With the Feb. 8 trade deadline just three days away, rumors of potential deals for the Los Angeles Lakers are heating up.
Julius Randle and Jordan Clarkson are the two most likely to get moved and, according to ESPN's Ramona Shelburne, the Lakers have already been presented offers for them centered around a first-round pick.
"From what I understand, they've had offers for Randle and Clarkson," Shelburne explained on The Lowe Post (h/t Lakers Outsiders). "They've had offers where they could potentially get a first-round pick back, but then you don't save any money on salary, right? Or you're cash flat. You get a pick but you're cash flat."
The Lakers haven't accepted any offers yet, and that's likely because a first-round draft pick isn't enough to move the needle. In order to stick to their plan of being able to offer two max contracts this offseason, they need to also get salary relief in any potential deal.
"This is where you get to see if they are modern GMs," Shelburne added. "Because they did one of those trades where, you know in every deal you have a checkbox? You have three ideas you want to check off the list, right? 'We want to keep our flexibility, we want to not add cap space and we want young players, maybe get a draft pick, etc.' Well they were able to do that with that Mozgov trade, right? They were able to do—everything they wanted to trade, they did in that one. I think they would love to do the same thing in all their conversations they're having. But this may be a two or three step process for them to shed the kind of salary they need to shed while also getting assets."
That process would include making two separate trades to move both Randle and Clarkson.
Question is, can the Lakers repeat that feat by the trade deadline?
Shelburne insisted they could, but it wouldn't be simple.
"Which means you do one trade now and probably package whatever you got then or you use the draft pick yourself and then you made another trade at the draft," Shelburne said. "That's a little more complicated, right? Because you have to pull off it off twice, but I think that's more where they are right now."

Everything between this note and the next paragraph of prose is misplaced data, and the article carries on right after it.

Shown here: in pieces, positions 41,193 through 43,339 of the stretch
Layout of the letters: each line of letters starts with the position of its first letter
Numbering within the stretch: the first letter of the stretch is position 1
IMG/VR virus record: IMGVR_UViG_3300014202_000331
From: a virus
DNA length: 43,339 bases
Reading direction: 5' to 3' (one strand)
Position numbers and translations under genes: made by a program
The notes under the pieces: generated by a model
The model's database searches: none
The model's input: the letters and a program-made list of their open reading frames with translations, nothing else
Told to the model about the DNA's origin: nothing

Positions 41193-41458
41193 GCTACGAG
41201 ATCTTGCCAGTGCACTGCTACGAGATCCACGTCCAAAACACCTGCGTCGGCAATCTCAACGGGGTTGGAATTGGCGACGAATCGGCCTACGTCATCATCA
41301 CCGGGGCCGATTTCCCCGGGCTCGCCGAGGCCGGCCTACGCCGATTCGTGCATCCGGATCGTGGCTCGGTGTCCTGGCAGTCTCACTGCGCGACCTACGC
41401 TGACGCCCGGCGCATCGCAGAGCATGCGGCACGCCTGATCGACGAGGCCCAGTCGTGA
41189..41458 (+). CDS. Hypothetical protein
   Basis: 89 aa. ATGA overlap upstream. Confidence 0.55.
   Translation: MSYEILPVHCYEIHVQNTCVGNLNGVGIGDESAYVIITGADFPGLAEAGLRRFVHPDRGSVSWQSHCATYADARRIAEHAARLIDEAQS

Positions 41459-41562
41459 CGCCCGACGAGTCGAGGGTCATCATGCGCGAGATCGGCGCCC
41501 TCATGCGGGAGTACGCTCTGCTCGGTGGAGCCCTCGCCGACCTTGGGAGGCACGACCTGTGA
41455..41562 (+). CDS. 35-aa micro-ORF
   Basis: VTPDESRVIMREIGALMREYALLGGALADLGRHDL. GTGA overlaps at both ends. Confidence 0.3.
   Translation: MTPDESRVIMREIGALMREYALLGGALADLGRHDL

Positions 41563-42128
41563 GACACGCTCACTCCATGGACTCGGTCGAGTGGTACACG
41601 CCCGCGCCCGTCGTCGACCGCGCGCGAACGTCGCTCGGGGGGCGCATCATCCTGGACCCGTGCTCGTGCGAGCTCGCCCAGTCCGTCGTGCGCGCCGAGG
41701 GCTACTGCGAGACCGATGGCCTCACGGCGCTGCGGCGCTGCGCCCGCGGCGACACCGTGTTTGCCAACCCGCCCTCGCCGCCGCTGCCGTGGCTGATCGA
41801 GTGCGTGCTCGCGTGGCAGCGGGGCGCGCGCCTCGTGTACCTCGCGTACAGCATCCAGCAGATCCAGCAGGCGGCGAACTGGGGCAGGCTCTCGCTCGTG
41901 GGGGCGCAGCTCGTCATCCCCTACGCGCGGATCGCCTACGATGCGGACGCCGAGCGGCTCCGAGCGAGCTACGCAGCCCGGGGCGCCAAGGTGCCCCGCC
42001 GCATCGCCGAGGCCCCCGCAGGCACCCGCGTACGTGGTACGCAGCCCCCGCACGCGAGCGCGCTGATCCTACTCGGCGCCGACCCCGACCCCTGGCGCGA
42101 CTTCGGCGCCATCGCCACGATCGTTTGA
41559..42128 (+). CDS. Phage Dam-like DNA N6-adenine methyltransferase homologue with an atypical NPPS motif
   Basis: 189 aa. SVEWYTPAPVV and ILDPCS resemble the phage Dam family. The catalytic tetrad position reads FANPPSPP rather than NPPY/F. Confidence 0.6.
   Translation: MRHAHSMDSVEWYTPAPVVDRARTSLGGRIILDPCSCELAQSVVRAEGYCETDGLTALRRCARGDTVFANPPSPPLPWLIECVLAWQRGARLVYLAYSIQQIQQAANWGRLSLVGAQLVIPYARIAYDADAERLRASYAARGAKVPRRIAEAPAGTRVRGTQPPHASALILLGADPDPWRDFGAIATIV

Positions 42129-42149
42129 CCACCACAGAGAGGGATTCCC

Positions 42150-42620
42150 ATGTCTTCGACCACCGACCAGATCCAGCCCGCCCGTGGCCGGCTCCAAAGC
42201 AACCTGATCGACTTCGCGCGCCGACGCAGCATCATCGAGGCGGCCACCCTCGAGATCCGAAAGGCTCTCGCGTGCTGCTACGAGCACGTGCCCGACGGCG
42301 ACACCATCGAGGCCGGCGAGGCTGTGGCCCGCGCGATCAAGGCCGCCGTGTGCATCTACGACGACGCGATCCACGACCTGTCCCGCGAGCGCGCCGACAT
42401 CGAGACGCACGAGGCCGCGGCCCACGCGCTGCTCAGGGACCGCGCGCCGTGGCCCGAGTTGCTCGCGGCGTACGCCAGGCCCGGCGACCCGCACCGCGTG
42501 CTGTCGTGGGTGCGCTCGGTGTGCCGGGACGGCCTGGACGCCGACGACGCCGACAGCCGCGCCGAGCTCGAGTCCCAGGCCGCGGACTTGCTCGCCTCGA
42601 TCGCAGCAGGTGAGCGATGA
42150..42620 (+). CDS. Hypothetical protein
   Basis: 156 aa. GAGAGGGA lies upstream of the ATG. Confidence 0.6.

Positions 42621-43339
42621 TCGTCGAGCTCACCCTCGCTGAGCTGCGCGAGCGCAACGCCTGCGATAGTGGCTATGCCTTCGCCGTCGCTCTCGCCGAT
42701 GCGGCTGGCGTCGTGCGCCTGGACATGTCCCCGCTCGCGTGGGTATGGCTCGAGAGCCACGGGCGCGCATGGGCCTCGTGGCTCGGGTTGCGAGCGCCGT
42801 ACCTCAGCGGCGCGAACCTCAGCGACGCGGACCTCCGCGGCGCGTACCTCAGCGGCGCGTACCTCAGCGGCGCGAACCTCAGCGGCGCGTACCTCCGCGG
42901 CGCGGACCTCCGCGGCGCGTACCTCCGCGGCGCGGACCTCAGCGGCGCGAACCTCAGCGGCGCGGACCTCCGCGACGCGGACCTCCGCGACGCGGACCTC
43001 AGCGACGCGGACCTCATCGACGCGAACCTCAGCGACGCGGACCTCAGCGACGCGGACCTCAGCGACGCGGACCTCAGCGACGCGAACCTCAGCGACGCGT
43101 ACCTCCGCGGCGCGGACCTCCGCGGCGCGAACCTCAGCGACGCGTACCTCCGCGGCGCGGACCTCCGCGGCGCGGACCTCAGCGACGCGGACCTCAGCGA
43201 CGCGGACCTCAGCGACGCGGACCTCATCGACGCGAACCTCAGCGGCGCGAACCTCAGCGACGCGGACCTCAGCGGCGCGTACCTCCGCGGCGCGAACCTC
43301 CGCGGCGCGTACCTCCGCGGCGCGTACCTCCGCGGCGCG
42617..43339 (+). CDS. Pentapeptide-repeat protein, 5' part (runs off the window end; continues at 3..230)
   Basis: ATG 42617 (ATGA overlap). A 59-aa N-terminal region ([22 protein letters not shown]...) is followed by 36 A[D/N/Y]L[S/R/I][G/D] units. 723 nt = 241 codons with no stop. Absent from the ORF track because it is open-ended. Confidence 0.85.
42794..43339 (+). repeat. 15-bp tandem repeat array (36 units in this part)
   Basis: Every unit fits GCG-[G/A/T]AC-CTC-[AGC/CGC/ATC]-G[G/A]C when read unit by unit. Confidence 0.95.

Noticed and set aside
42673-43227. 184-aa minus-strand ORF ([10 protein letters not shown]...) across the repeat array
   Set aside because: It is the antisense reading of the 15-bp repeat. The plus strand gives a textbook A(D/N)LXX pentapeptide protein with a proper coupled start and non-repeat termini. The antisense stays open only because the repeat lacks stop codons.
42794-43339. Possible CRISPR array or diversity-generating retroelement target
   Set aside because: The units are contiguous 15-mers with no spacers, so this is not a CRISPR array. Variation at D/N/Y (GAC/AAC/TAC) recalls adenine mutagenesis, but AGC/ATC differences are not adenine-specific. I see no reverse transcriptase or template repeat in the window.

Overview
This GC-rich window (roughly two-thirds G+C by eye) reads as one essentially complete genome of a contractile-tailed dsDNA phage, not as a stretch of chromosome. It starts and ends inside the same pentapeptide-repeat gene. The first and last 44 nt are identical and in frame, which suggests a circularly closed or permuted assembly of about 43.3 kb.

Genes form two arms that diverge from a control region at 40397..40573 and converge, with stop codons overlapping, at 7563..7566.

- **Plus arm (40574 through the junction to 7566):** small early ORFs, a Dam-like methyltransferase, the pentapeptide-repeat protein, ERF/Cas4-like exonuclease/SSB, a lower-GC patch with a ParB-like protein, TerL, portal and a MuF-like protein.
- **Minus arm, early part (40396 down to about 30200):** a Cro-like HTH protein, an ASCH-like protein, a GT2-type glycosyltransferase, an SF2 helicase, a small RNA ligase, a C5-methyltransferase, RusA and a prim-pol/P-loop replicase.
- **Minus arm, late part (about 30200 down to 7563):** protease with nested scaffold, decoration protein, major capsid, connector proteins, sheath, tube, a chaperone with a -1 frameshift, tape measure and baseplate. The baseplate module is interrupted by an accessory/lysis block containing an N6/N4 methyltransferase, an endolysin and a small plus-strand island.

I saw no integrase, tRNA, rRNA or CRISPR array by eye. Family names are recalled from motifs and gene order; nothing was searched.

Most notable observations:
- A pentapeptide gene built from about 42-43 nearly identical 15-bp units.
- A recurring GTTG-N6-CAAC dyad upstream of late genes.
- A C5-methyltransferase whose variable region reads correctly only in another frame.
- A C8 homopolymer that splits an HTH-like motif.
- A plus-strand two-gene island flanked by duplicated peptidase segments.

In a perfect world, the Lakers would be able to dump Luol Deng's contract, which pays him $18 million per year over the next two years, but the former All-Star has only played in one game this season, so any deal including him might be easier said than done.
Despite playing well of late, both Randle and Clarkson have repeatedly been made available in trade talks by the Lakers front office. But to their credit, they've made both players aware of it, according to Tania Ganguli of the Los Angeles Times.
Clarkson, in his fourth season, has handled it well, igniting the Lakers offense every night with 14.7 points per game off the bench. The problem is, his services don't come cheap. He signed a $50 million extension back in 2016 and is owed for two more years.
Randle, also in his fourth season, hasn't handled it very well. Despite averaging 14 points and 7.4 rebounds per contest, his playing time has largely been inconsistent from game to game, reportedly causing frustration for the big man in a contract year.
Randle is a restricted free agent this summer, so if the Lakers don't move him, they'll lose him to another team willing to invest in his talents for nothing in return.